Pa. Voter ID Ruling Puts Burden on Commonwealth
Tuesday's Pa. Supreme Court ruling on a challenge to the Voter ID law now puts the burden on the commonwealth to prove that no voters will be disenfranchised by the photo ID requirement.
It's now up to the Commonwealth to prove that no voters will be disenfranchised by a controversial new Voter ID law after Tuesday's Pennsylvania Supreme Court ruling.
The high court sent a challenge to the law back down to Commonwwealth Court where a judge has until Oct. 2 to determine if adequate measures are in place for voters to get a free photo ID in time for the Nov. 6 general election
Three GOP and one Democratic justice made up the 4-2 majority in the ruling.
One of the two dissenting Democrats on the panel accused the court of "punting" and said the law should be blocked now.
The court shifted the burden in the case from challengers to the Commonwealth.
"We are not satisfied with a mere predictive judgment based primarily on the assurances of government officials," the court wrote regarding arguments that voters would not be disenfranchised by the law.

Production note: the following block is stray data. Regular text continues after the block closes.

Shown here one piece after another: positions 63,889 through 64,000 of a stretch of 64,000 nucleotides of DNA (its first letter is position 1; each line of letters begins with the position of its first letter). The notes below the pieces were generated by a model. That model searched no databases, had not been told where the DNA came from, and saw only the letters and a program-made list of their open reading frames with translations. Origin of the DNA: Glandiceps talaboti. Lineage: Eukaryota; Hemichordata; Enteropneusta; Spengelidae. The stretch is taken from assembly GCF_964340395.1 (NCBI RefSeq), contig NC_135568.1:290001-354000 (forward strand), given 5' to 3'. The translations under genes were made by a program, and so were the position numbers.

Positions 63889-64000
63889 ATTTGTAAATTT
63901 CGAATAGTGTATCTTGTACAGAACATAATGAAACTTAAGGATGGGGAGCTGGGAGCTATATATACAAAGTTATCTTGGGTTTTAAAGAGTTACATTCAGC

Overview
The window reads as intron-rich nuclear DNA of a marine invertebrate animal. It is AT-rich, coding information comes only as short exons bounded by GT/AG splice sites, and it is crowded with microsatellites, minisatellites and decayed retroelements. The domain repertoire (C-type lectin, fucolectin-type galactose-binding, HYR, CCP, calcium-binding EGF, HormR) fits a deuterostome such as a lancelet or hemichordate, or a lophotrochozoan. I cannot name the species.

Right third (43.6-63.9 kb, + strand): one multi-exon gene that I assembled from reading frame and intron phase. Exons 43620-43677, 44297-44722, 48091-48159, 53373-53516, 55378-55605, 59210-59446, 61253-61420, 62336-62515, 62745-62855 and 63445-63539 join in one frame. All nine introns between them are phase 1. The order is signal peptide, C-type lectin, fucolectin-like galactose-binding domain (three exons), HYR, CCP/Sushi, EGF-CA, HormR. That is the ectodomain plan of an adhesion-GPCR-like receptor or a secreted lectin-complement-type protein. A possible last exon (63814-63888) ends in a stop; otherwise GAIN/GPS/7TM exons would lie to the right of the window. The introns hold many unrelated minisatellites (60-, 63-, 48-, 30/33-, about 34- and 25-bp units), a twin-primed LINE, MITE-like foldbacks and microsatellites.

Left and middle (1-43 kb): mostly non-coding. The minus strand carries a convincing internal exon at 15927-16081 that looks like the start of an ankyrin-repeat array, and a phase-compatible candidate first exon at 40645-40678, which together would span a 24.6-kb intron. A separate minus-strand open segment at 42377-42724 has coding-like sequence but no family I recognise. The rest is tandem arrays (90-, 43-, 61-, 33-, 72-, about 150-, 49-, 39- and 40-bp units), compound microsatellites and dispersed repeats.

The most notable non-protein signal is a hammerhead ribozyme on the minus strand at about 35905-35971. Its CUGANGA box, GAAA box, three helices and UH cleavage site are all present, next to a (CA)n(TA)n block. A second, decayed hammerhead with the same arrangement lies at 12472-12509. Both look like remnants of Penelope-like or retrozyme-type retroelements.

The Supreme Court says that the lower court is obligated to issue a preliminary injunction blocking the law if it finds any voters are being disenfranchised.
"We think the Commonwealth is going to have trouble. It's a very high standard," said David Gersh, attorney for the plaintiffs.
PennDOT and the Department of State have issued about 9,000 photo IDs for voting purposes since March - but the state says about 100,000 voters in Pennsylvania lack photo IDs.
Agencies would have to issue 13,000 photo IDs per week to catch up in time for the general election.
Once Commonwealth Judge Robert Simpson issues his new ruling, the Supreme Court will stand ready to expedite any further appeals in the case before Election Day.
Simpson, of Nazareth, is a former Northampton County judge.
The Voter ID law challenge has been described as a case of contradictions.